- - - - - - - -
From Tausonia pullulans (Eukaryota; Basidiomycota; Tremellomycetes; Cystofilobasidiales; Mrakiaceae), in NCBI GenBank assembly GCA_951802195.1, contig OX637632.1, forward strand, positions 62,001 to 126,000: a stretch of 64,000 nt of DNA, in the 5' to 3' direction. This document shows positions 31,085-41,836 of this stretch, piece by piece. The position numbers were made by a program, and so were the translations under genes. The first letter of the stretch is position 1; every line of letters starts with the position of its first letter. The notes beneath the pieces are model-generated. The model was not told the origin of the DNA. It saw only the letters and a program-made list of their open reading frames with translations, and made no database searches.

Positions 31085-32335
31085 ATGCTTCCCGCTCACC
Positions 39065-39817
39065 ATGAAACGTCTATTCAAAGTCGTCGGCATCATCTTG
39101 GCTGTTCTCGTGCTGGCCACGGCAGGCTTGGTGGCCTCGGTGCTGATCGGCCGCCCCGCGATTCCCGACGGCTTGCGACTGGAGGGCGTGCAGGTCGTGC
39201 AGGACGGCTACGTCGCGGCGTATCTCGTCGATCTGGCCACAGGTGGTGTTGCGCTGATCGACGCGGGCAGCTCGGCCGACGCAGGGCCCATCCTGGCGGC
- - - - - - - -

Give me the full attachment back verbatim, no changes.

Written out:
From Tausonia pullulans (Eukaryota; Basidiomycota; Tremellomycetes; Cystofilobasidiales; Mrakiaceae), in NCBI GenBank assembly GCA_951802195.1, contig OX637632.1, forward strand, positions 62,001 to 126,000: a stretch of 64,000 nt of DNA, in the 5' to 3' direction. This document shows positions 31,085-41,836 of this stretch, piece by piece. The position numbers were made by a program, and so were the translations under genes. The first letter of the stretch is position 1; every line of letters starts with the position of its first letter. The notes beneath the pieces are model-generated. The model was not told the origin of the DNA. It saw only the letters and a program-made list of their open reading frames with translations, and made no database searches.

Positions 31085-32335
31085 ATGCTTCCCGCTCACC
Positions 39065-39817
39065 ATGAAACGTCTATTCAAAGTCGTCGGCATCATCTTG
39101 GCTGTTCTCGTGCTGGCCACGGCAGGCTTGGTGGCCTCGGTGCTGATCGGCCGCCCCGCGATTCCCGACGGCTTGCGACTGGAGGGCGTGCAGGTCGTGC
39201 AGGACGGCTACGTCGCGGCGTATCTCGTCGATCTGGCCACAGGTGGTGTTGCGCTGATCGACGCGGGCAGCTCGGCCGACGCAGGGCCCATCCTGGCGGC